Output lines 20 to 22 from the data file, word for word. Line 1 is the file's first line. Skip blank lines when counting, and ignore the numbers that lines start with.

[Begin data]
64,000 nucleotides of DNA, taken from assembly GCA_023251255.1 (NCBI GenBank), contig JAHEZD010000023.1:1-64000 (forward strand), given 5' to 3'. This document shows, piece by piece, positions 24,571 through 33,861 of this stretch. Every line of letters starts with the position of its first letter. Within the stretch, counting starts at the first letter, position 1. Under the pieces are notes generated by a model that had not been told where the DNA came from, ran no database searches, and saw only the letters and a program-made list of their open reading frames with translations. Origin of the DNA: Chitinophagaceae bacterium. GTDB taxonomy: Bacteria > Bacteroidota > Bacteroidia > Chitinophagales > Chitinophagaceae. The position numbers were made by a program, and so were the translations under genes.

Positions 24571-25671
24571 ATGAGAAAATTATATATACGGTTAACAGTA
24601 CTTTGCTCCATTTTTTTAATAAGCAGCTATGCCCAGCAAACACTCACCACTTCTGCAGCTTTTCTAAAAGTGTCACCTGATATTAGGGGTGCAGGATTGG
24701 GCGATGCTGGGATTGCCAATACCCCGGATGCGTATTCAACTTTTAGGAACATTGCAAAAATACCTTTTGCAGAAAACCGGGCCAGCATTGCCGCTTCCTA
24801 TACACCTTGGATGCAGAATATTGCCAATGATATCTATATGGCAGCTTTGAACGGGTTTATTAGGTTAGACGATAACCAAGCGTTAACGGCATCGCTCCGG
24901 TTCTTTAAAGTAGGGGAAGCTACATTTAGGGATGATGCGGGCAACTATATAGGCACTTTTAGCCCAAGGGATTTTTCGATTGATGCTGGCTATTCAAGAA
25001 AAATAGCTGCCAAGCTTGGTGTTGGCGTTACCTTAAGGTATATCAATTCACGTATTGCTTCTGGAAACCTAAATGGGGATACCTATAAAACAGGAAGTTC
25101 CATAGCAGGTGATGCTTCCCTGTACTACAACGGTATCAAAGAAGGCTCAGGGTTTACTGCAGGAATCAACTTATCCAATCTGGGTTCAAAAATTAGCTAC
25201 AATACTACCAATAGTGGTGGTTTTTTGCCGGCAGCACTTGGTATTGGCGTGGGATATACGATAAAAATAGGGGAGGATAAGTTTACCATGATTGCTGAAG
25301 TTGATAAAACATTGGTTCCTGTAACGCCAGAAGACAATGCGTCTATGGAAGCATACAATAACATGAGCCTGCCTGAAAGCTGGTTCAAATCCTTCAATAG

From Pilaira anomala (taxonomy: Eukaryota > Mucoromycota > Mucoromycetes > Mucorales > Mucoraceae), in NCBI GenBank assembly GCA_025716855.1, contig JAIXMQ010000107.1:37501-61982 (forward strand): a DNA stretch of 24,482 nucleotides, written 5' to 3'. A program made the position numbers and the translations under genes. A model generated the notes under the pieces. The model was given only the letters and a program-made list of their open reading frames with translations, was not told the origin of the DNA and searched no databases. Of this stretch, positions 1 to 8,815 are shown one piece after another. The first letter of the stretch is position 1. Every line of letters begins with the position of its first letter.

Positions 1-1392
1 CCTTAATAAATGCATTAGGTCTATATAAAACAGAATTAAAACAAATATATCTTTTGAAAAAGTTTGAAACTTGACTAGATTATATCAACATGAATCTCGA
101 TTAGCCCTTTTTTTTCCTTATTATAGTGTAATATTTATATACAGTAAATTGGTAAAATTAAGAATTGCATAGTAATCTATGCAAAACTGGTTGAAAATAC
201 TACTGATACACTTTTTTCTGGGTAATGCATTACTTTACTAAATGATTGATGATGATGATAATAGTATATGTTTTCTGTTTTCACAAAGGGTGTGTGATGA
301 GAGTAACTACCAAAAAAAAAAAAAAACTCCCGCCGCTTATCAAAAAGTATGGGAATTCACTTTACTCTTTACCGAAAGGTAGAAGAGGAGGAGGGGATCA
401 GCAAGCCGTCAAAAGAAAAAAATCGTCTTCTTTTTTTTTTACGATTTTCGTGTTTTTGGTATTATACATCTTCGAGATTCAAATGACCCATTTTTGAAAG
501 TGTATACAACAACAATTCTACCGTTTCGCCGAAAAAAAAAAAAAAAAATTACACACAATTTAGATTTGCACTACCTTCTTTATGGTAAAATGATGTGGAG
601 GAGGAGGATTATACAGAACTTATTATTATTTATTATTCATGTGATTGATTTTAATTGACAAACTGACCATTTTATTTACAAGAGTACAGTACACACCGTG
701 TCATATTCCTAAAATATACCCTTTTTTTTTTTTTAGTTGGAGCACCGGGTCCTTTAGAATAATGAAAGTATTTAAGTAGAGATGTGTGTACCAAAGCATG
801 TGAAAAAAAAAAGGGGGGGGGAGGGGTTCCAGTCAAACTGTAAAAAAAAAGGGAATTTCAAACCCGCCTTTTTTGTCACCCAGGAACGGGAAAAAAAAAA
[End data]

601 GAGGAGGATTATACAGAACTTATTATTATTTATTATTCATGTGATTGATTTTAATTGACAAACTGACCATTTTATTTACAAGAGTACAGTACACACCGTG
701 TCATATTCCTAAAATATACCCTTTTTTTTTTTTTAGTTGGAGCACCGGGTCCTTTAGAATAATGAAAGTATTTAAGTAGAGATGTGTGTACCAAAGCATG
801 TGAAAAAAAAAAGGGGGGGGGAGGGGTTCCAGTCAAACTGTAAAAAAAAAGGGAATTTCAAACCCGCCTTTTTTGTCACCCAGGAACGGGAAAAAAAAAA